Caps are bought from local manufacturers through shell companies or are imported into the country with mismatching custom entries. If there are difficulties with importing caps, they are locally procured from Torrent Closures and Guala Closures, the report indicates.
It is alleged that local manufacturers of labels under-declare the number of labels manufactured and sold to manufacturers by selling for products at double the price supplying the equivalent amount declaring half the amount supplied.
It is reported that some raw materials are smuggled from Tanzania through unmanned routes. In case of a shortage from the regional market, the materials are imported from India, Mauritius, South Africa and Pakistan and declared as Industrial Impure Spirit.
The market intelligence report further reveals that there are three unidentified locally based entities within the Nairobi area that have imported sophisticated printing press machines to manufacture counterfeit security printing.
The said entities have an iron grip hold on the illegal sales of alcoholic beverages, cigarettes, soft drinks, juices and bottled water. It is said that they have the bandwidth to diversify into the manufacturing of counterfeit currencies on an industrial scale.
The process involves purchasing significant quantities of KRA stamps through illegitimate manufacturers, who supply the legitimate stamps to the printing presses who then carefully replicate the same with fine detail.
The quality control measure for these illegitimate stamps is conducted by rogue KRA officials with an approved tool from SICPA like Soma Lable. Also, rogue ex-SICPA staff and KRA officials have colluded with precision to leak critical intelligence on security specifications to illegitimate manufacturers.
“The advanced technology provided exclusively to KRA Market Surveillance to identify counterfeit stamps has been downgraded to accommodate the illegitimate stamps. A Ratio of 30 legitimate to 70 counterfeit stamps on goods supplied in the market is maintained,” adds the report.
Kahawa Tungu understands that huge amounts of bribes in the hundreds of millions are distributed to officials within the key departments like KRA Market surveillance, KRA enforcement officers, DPP Officers, junior judiciary staff, DCI officers and National Intelligence Service.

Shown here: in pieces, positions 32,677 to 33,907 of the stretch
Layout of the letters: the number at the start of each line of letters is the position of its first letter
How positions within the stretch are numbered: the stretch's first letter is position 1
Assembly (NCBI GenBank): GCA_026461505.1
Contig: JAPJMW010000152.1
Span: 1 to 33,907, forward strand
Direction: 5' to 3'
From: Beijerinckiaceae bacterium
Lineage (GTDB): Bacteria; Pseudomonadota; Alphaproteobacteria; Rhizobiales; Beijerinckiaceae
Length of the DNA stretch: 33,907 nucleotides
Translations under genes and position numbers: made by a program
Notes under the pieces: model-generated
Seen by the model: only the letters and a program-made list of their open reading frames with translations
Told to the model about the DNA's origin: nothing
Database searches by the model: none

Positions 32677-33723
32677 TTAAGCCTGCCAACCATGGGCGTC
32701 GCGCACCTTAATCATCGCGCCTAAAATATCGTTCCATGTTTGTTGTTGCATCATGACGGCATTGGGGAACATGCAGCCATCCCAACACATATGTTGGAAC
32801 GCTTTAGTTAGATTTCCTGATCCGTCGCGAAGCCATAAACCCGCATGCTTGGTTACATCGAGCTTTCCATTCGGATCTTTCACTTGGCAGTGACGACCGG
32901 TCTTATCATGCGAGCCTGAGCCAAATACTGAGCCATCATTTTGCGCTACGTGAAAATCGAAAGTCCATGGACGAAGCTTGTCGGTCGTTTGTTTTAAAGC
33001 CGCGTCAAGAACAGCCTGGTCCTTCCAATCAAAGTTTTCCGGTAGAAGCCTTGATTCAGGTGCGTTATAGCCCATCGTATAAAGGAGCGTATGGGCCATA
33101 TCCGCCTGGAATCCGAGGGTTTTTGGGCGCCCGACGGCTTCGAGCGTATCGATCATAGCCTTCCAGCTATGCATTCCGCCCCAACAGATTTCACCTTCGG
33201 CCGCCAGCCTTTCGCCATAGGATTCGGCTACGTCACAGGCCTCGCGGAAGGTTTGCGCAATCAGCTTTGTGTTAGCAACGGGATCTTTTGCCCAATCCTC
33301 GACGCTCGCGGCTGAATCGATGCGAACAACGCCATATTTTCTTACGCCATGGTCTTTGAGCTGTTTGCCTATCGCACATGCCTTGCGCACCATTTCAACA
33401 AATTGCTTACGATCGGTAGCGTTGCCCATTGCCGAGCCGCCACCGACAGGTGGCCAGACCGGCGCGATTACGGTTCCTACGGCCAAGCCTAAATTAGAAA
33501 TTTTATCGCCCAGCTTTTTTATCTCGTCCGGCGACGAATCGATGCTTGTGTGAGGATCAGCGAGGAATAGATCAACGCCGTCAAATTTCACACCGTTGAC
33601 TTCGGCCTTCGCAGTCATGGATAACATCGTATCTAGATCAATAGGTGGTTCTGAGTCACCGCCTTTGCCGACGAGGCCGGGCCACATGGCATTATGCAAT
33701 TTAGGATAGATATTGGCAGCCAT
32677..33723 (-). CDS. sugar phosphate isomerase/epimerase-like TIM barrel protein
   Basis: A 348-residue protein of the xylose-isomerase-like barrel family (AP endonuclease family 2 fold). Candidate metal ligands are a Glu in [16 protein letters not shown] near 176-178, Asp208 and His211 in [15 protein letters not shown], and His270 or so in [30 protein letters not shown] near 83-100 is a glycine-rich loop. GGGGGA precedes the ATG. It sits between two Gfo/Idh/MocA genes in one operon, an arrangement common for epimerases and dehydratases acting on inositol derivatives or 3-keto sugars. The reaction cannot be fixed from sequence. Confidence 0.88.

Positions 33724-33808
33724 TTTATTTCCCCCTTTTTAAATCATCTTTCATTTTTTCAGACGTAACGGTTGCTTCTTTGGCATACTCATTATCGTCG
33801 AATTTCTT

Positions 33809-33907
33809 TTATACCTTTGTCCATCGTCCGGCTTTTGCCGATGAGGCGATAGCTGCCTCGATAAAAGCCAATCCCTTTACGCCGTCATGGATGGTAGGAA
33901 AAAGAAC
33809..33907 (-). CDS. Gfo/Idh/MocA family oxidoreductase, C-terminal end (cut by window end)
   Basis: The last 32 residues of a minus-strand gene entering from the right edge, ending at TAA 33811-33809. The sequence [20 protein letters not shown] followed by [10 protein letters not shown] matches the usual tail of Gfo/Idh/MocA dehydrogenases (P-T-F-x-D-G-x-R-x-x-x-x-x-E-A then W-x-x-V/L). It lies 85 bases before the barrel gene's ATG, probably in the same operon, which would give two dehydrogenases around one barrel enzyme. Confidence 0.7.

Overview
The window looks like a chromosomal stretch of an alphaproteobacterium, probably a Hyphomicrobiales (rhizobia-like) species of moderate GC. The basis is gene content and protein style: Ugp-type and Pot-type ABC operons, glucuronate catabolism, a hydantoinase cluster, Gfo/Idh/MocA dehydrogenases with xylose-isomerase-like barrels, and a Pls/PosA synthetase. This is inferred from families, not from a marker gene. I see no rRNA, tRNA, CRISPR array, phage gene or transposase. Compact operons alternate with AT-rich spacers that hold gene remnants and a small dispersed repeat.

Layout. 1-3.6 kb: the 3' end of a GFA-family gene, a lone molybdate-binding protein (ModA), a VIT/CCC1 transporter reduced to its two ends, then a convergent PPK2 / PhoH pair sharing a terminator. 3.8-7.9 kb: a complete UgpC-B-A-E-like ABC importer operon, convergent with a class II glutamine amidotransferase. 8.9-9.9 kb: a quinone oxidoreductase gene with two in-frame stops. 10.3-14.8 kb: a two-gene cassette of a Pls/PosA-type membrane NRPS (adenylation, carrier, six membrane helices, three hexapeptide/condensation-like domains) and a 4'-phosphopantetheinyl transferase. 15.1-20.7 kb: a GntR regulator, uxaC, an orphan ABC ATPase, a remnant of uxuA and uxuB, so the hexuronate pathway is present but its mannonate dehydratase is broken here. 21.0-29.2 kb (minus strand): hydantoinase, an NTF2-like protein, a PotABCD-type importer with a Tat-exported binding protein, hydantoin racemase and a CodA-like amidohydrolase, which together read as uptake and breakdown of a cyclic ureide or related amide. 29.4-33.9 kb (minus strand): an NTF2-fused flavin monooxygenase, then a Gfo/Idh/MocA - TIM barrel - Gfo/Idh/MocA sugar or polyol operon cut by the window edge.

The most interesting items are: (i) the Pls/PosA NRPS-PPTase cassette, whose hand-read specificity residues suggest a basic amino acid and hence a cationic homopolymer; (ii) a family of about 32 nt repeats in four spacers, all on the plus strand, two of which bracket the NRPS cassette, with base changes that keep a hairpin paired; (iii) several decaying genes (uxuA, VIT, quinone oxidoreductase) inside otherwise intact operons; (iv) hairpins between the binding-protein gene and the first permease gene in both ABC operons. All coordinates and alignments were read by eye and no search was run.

In the event of Illegitimate goods which have been nabbed, senior DCI officers call for the goods to be transferred to a designated government safe warehouse. The same is then “stolen” and junior DPP officers then collude to withdraw the case for “lack of evidence”.
In a letter dated March 8, 2021 by the Consumer Federation of Kenya (Cofek) to KRA commissioner-general James Githii Mburu, it was noted that 90 percent of 250 mililitre alcohol bore fake stamps.
In case of genuine stamps, the proceeds from the same are diverted to private pockets. At least 36 brands were identified to fall in these categories.
“In order to evade law enforcers, most manufacturers of such alcoholic beverages change the brand names frequently. Interestingly, unconfirmed reports, indicate that even established and compliant manufacturers are tempted to enjoy a cake of the lucrative black market business by stealthily engaging in the malpractice,” noted Cofek.
The alcohol is sold in nearly all informal settlements in Nairobi County, in the Central Kenya region like Embu, Meru, Nanyuki, Nyeri and Muranglai. Other places include Kiambu County, Nakuru County, Narok County, Machakos County, Kitui, areas along Mombasa Road.
In Western and Nyanza regions, areas affected include Kisumu County’s Stage Bay, Kericho and Oyugis, Kondele and Nyalenda. Other areas include Busia, Serem, Siaya, Kakamega, Kendu Bay, Kericho and Oyugis.
The illegal alcohol has also been on sale along the Kenya-Uganda border.
In the financial year ended June 2020, several companies including Platinum Distillers Ltd and Two Cousins Distillers Ltd were found to have underdeclared their produced volumes and stamp usages.
Africa Spirits Ltd was found to have unaccounted stamps.